Why Your Limbs Fall Asleep, And (More Importantly) How To Wake Them Back Up

pinsandneedles
Paresthesia, the sense of a sleeping limb, is easily erased but not without first suffering through the dreaded pins and needles. susivinh, CC BY-ND 2.0

Your body doesn’t always wake up at the same time as your brain. Sometimes this produces horrific episodes of sleep paralysis — haunting sensations that you’re pinned to your mattress and can’t help but play witness to the terror unfolding in front of you. Then there’s your leg falling asleep, which is a teensy bit easier to deal with, but you’ll be damned if it’s not a little bit annoying.

If you ask the Greeks (or any medical doctor worth her salt), the condition of a limb falling asleep and the pins and needles sensation that follows is actually called “paresthesia.” Despite the frigidness of the diagnosis, the condition is pretty mild. When a bundle of nerves or nerve fibers gets pinched, restricting the pathway between the nerve endings and the brain, any feeling sustained in the location goes untransmitted. The result? Your limbs feel empty, heavy perhaps. And so you get up, dead-legged, hobbling around the room like a newborn fawn waiting for feeling to return.

A slumbering arm, a dormant foot — these awful waking sensations after a pleasant night of sleep both arise for the same reason. And luckily, getting rid of them isn’t entirely impossible, though you may have to be somewhat patient while your body realizes it hasn’t actually lost a limb. First off — and it should go without saying — if you haven’t already rolled off the sleeping limb, do that. For any patch of nerves to work properly, the pressure inhibiting their signaling must be lifted. If it isn’t, your overly dramatic brain begins to think your limb’s been chopped off, so it stops sending nutrients as well, especially if nearby arteries are pinched, too.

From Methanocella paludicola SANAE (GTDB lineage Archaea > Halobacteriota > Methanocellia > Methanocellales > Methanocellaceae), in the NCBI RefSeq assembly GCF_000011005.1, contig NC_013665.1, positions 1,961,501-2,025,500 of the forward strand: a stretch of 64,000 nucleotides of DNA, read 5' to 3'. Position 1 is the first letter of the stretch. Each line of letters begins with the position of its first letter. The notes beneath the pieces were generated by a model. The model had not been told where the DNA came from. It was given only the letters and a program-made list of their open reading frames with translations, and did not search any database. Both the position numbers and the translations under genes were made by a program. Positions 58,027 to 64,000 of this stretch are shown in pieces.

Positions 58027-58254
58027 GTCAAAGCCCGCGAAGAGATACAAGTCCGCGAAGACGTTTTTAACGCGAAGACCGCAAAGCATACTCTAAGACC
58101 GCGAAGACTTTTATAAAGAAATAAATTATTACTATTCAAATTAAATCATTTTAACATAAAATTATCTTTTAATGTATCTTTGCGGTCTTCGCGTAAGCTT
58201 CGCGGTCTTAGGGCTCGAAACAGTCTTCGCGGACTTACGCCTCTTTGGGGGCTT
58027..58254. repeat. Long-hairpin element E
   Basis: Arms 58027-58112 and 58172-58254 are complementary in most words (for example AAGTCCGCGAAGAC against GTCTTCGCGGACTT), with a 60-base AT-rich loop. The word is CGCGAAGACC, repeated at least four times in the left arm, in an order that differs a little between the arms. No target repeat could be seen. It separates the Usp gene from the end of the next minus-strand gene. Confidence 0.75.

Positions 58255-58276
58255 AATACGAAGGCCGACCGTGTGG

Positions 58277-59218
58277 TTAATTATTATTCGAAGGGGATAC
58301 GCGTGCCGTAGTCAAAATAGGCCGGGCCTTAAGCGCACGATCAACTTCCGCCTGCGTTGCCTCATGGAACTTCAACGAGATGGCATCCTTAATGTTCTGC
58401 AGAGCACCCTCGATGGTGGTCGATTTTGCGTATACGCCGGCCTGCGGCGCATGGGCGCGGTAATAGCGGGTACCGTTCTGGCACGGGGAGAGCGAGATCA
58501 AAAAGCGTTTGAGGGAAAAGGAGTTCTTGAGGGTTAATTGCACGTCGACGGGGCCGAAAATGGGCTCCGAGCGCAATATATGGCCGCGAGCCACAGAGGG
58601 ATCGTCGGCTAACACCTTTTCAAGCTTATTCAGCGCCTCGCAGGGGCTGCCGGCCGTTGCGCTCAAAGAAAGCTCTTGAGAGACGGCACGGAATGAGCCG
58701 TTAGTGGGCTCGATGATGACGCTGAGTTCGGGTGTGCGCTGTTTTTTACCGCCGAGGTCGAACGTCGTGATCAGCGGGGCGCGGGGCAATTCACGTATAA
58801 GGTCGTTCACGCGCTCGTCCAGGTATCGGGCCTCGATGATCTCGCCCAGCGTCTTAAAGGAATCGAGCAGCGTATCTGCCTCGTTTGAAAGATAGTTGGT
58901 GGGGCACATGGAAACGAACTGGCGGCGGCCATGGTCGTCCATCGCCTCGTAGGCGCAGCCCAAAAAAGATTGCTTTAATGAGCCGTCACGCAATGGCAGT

You’re not totally paralyzed, though. You can still flop your arm around even if the fine motor controls have been sapped overnight. This is because the insulation surrounding the nerve fibers are thicker in some structures than in others. The sheath surrounding the nerves responsible for motor control, for instance, is thinner than it is for touch. So you can move a limb even if you can’t feel it. Pain- and temperature-regulated fibers are fairly thin as well, so little time passes once you move your limbs before your nerves recognize the newly jumpstarted pain signal.

Unfortunately, there’s no good way of getting around this pain signal, known colloquially as “pins and needles.” Some receptors are closer to the surface of your skin, while some are deeper within the limb, producing a burning feeling or an itch that can’t be scratched. However, if you’re somebody who likes to get things over with, consider loosening the muscles in your neck to help open the nerve pathways to your sleeping arms and rocking your hips back and forth to stimulate your lower body’s response.

If neither of those works, the best defense is a good offense: Wait it out, and try to avoid sleeping on your arm next time.

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